Exclusive to The Middle East Online . . .   Will Iran come in from the cold?

IRAN!

 

Special report researched and written exclusively for The Middle East Online by international economist Moin Siddiqi

The Islamic Republic of Iran has made progress toward stabilizing its economy and improving diplomatic relations with the western powers, but the country needs to pursue comprehensive reforms to lay the basis for a return to robust growth, which, in turn, requires final agreement on a nuclear programme. Iran, the Middle East’s second-largest economy (after Saudi Arabia), should now focus on domestic reform agenda to fully benefit from its large economic potential.

The intensification of trade and financial sanctions brought about by political differences, has inflicted severe damages on Iran’s economy. Real GDP contracted by 6.6% in FY2012/13 and by 2% in FY2013/14. Oil exports have averaged 1.1mn barrels per day (b/d) since the US and the European Union (EU) sanctions of July 2012, compared with 2.1m b/d in fiscal year 2011/12. After factoring the steep depreciation of the official and black market exchange rates, Iran’s nominal GDP fell one-third from its peak of $514bn in FY2011/12 to $342bn in FY2013/14 (ending March 20, 2014), according to the Washington-based Institute of International Finance (IIF).

The foregone annual economic output (the average annual difference between nominal GDP in dollars in the absence of international sanctions and hefty currency devaluation as compared to actual outcome of the last three years) is estimated at $57bn, equivalent to $712 a year for every Iranian citizen. While the balance of payments has remained in surplus, albeit at lower levels than in previous years, sanctions have effectively blocked access to foreign exchange earnings. More than half the country’s official reserves (estimated at $92bn) are frozen as the US sanctions prevent Iran from repatriating assets accumulated from oil exports, plus other earnings from overseas investments.

Government oil receipts (which prior to sanctions accounted for about 50% of total revenue) have halved, leading to sustained budget deficits – averaging 2% of GDP – since 2012. Iran’s economy will continue to stagnate if oil prices remain within the range of $60-70 per barrel throughout 2015. The fiscal ‘break even’ price of oil (which balances the budget) stands at unrealistic levels of between $130 and $148/barrel for FY2014/15, mainly due to depleting oil exports in volume terms and swelling government spending.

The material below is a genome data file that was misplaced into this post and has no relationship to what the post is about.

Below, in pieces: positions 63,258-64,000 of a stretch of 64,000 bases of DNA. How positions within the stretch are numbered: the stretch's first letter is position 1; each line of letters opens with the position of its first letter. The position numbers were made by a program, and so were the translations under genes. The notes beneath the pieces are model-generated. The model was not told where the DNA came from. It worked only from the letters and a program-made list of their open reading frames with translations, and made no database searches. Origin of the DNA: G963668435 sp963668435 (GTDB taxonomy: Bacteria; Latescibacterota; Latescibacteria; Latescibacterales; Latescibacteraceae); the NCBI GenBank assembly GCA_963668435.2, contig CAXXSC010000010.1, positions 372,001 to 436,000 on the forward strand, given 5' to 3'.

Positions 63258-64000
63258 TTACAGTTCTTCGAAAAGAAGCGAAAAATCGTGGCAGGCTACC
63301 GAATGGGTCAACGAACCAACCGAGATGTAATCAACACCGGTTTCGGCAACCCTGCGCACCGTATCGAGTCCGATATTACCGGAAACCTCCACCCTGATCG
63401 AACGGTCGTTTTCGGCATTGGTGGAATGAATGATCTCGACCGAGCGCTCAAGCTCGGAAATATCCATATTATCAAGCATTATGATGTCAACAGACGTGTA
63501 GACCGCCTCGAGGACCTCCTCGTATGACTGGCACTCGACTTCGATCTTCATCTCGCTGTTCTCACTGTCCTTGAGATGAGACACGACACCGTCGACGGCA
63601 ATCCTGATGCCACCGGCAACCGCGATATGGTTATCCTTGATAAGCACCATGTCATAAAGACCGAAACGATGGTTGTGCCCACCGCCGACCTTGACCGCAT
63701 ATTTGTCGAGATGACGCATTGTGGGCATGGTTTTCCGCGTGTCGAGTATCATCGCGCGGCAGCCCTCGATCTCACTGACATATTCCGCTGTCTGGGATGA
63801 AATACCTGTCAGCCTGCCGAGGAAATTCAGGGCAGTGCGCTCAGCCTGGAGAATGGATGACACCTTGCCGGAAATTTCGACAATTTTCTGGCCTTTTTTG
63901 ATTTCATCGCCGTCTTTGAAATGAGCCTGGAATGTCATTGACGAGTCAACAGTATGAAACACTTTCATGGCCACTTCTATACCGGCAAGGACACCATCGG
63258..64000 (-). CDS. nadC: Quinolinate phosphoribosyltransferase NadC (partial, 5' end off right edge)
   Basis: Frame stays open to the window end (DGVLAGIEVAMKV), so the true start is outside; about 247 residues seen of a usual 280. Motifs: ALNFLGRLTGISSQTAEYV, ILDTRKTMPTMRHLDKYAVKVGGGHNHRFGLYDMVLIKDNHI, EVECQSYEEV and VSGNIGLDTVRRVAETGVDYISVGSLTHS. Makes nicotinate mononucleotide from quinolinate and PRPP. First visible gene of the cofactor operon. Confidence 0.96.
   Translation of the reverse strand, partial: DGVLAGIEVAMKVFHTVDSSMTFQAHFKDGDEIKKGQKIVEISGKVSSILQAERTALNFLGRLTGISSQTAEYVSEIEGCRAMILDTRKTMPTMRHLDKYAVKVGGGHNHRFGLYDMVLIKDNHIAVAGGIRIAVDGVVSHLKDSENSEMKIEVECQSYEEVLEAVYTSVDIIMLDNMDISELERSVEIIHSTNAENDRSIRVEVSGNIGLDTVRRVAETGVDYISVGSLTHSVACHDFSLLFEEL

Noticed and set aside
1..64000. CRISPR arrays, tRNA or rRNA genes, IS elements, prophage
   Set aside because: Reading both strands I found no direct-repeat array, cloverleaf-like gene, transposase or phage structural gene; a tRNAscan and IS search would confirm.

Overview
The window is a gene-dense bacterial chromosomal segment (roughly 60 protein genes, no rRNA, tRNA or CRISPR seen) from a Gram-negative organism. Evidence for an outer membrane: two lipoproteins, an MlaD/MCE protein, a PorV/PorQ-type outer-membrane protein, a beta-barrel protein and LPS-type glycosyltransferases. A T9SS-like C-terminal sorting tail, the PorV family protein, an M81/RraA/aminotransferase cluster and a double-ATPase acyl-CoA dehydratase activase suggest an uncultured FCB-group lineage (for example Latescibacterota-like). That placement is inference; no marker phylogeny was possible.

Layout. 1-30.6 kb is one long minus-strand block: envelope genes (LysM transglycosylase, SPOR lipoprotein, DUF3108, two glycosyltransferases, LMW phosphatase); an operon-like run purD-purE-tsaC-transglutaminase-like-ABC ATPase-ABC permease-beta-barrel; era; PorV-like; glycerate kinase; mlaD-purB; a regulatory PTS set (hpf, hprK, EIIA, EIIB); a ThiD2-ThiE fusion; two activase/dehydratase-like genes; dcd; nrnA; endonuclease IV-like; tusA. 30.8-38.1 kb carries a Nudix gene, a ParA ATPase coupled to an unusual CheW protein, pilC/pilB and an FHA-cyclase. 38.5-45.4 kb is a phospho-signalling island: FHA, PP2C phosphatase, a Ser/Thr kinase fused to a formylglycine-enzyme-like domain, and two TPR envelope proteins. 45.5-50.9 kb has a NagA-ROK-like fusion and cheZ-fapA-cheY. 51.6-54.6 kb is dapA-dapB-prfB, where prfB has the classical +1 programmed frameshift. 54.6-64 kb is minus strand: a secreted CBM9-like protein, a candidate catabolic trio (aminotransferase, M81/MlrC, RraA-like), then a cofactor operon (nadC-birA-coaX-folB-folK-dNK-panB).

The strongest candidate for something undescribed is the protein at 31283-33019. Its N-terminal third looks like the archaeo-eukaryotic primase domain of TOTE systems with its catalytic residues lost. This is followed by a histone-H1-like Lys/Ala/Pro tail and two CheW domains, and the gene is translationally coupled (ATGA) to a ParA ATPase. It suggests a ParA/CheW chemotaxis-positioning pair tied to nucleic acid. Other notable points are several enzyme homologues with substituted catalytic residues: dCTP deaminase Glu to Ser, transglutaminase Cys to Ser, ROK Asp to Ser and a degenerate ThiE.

Sanctions are also being imposed on the supply chain in key sectors of the economy, such as in the automobile industry and transactions of international and domestic banks. The banking sector has been denied access to the global payments systems, especially SWIFT, since early 2012. State-owned banks remain highly undercapitalised, poorly regulated, and nonperforming loans (i.e. bad debts) are reportedly at 14.4% of total loans, reflecting acute cash flow problems in the corporate sector. Many businesses face difficulties in accessing loans due to limited liquidity and the cautious lending stance by financial institutions as credit conditions have deteriorated. There is a severe shortage of hard currency.

A gradual trend towards economic liberalisation under the administration of President Hassan Rouhani (in office since August 2013), combined with some relief from the two interim agreements (November 2013 and November 2014), with P5+1 group of countries – the five permanent U.N. Security Council members, plus Germany – should help to revive a modest growth in FY2014/15 thanks to higher government investment and growth in non-oil exports. The sharp depreciation of the Iranian Rial has improved the competitiveness of manufacturing and non-oil exports sectors, as well as of the hydrocarbons industry and provided some cushion from the impact of sanctions.